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Office Christmas Party - Cinemaholic Movie Reviews
one person's obsessive addiction to film
cinema_holic
cinema_holic
Office Christmas Party
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Directing: C+
Acting: B
Writing: C
Cinematography: B+
Editing: C



Office Christmas Party tries really hard to be a blast, and therein lies its problem. You spend most of this movie feeling how hard it's trying, and not having the blast it's straining to promise you.

A lot of times a movie like this gets mixed reviews, but it reliably delivers a lot of laughs anyway. That's kind of what I expected going in -- a dumb but at least intermittently hilarious romp, an "office Christmas party" take on Animal House. I got the feeling the people who made it had a good time making it. It certainly seems that way during the outtakes we're treated to during the opening credits. I laughed more consistently during those than the rest of the movie. That's not really the best compliment, though.

A lot of times the editing can make or break a movie. There could have been way funnier stuff that somehow wound up on the editing floor, in service of a story with "heart." Whatever, just make me laugh! I guess we could just blame the editors. Then again, the co-directors (Josh Gordon and Will Speck, who also co-directed Blades of Glory) would have still been their bosses, so they ultimately must take responsibility. Office Christmas Party is just plain blah.

It's not like Jason Bateman is the funniest guy out there. He has a reliably likable demeanor, but isn't really well cast as a guy in the middle of what's meant to be chaotic hilarity. He's much better in other movies, even comedies, that are a bit more tempered. T.J. Miller does seem like the perfect choice as the lovable fuckup of a guy meant to run this branch of a tech company that makes vaguely defined products. Jennifer Aniston lends both genuine star power and a game performance as his tightly wound sister hell bent on downsizing to save the company money.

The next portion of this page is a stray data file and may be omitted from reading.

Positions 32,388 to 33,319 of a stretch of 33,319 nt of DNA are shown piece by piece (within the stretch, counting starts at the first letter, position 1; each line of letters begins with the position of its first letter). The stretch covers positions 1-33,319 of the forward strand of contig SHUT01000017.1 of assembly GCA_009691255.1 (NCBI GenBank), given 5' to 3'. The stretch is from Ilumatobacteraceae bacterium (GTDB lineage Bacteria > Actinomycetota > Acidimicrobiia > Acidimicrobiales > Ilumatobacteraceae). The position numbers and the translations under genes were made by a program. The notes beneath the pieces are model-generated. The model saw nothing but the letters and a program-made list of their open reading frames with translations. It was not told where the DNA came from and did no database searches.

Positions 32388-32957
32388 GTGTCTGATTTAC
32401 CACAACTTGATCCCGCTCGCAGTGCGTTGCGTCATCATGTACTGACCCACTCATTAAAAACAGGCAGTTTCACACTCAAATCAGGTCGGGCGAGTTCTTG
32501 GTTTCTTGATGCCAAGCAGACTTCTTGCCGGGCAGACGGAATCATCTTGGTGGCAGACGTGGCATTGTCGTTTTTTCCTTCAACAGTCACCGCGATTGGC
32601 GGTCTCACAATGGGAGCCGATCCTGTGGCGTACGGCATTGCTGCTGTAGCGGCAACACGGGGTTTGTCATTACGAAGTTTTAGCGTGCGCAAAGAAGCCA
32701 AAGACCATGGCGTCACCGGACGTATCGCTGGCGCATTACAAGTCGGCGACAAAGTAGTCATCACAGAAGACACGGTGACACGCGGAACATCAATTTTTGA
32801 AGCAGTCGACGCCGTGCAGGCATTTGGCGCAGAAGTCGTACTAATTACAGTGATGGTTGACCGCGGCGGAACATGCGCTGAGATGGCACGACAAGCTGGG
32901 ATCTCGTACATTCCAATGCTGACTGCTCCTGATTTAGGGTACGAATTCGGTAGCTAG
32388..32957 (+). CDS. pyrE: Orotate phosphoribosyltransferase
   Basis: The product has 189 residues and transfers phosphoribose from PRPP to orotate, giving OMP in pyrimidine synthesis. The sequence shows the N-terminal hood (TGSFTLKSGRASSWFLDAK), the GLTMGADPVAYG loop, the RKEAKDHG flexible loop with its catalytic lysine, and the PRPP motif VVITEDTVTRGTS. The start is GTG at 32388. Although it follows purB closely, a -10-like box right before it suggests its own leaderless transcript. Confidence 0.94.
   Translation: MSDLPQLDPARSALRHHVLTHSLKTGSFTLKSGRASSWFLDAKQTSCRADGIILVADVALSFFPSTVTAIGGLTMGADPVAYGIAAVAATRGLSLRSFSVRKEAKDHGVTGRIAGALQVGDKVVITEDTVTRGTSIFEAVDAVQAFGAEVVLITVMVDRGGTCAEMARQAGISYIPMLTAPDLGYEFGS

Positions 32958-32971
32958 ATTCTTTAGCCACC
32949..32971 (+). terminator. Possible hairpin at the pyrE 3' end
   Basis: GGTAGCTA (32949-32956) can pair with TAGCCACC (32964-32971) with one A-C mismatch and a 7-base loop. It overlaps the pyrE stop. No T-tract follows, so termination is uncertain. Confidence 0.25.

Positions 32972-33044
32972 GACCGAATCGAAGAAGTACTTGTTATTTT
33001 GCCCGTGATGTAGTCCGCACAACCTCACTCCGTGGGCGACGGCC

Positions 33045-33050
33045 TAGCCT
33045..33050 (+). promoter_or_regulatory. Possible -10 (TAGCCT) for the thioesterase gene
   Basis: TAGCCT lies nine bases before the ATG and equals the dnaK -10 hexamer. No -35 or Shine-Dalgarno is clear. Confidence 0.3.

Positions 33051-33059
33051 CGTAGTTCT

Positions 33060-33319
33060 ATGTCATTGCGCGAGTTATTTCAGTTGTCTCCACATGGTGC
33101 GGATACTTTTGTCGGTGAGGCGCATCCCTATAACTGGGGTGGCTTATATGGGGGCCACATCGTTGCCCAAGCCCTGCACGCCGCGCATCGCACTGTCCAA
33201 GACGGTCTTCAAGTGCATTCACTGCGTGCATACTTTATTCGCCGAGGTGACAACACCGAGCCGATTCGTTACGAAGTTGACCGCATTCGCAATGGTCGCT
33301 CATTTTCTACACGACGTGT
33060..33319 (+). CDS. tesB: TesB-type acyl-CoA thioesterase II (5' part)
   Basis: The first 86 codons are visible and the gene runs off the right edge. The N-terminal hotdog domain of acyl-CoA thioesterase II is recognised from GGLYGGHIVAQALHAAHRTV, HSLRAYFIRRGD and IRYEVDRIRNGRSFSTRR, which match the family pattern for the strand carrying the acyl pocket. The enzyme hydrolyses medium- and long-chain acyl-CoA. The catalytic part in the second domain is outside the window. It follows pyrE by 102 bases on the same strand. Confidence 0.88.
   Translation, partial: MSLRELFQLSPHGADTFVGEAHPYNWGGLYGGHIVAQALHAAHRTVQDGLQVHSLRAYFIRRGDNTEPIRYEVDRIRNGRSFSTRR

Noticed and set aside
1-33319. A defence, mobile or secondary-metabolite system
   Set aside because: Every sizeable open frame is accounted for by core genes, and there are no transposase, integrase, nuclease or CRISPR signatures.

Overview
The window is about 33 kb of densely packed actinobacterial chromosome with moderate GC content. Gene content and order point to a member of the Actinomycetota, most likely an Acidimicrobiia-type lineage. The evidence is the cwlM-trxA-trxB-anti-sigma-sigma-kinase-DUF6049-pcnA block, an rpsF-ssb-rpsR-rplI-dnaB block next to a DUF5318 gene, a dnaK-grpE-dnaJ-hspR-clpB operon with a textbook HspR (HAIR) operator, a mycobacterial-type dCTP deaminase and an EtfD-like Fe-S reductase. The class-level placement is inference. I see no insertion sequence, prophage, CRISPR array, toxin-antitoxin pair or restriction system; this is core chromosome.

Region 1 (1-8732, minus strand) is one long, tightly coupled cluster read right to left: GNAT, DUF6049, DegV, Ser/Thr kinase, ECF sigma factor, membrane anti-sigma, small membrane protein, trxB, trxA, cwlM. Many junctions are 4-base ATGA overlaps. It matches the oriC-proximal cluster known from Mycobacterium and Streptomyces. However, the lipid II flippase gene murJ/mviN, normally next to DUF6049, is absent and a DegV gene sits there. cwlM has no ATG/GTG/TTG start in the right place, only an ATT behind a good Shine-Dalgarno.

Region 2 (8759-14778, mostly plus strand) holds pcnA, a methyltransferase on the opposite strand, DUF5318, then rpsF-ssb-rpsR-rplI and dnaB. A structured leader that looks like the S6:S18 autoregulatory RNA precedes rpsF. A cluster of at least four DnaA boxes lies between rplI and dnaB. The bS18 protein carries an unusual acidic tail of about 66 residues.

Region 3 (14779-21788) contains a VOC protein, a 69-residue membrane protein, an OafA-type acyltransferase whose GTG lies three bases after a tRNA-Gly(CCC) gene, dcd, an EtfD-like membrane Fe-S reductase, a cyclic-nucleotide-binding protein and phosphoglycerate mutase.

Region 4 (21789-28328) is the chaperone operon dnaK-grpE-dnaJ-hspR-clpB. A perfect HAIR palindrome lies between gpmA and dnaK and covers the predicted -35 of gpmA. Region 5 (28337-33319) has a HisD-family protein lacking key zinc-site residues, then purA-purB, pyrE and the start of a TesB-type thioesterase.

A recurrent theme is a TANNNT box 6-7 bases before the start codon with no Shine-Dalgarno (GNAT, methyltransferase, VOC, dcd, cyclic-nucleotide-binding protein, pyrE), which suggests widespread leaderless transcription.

The premise is simple enough -- perhaps too simple: these guys go balls-out with the company Christmas party in an effort to impress a potential client (Courtney B. Vance) they've been told they need to close a deal with in order to save this branch, and they have only two days to do it in. Things get out of hand due to both some zany misplacement of cocaine by a hastily hired escort and a random employee inviting the whole of Chicago to the party.

Never mind that no corporate office party would ever get this kind of out of hand -- that's beside the point. That kind of thing is forgivable when a movie like this works. But, alas, Office Christmas Party doesn't. It spends too much time on setup in the beginning, with far too few laughs and subtle but forced gags, and then it hits hyper drive with the chaos. Someone should tell these people that random chaos is not on its own inherently funny.

Now, I did laugh . . . a little. Almost consistently. But it was always little more than chuckles. This movie reaches a pinnacle of being mildly amusing. Plenty of other movies have managed to be far funnier with far less effort. Even Kate McKinnon as the repressed HR Director doesn't quite hit the way she usually does -- although, to her credit, she does more than anyone else around her in this movie. Seriously, why has no one given that woman a starring role yet?

Thus, Office Christmas Party is a definitively average movie. I'm usually more charitable with my ratings of films, but this one ends with a real air of disappointment. This is what I just gave two hours of my life to? Was that worth $13.50? You know, not really. I could have been just as entertained scrolling through Internet memes at home for free. And it's too bad, because the actors all do a good job with what they have to work with. Spending time with them is pleasant enough. Just not enough to see then saddled with this excessively contrived script.

OFFICE CHRISTMAS PARTY is not quite the crowd pleaser it wants to be.


Overall: C+
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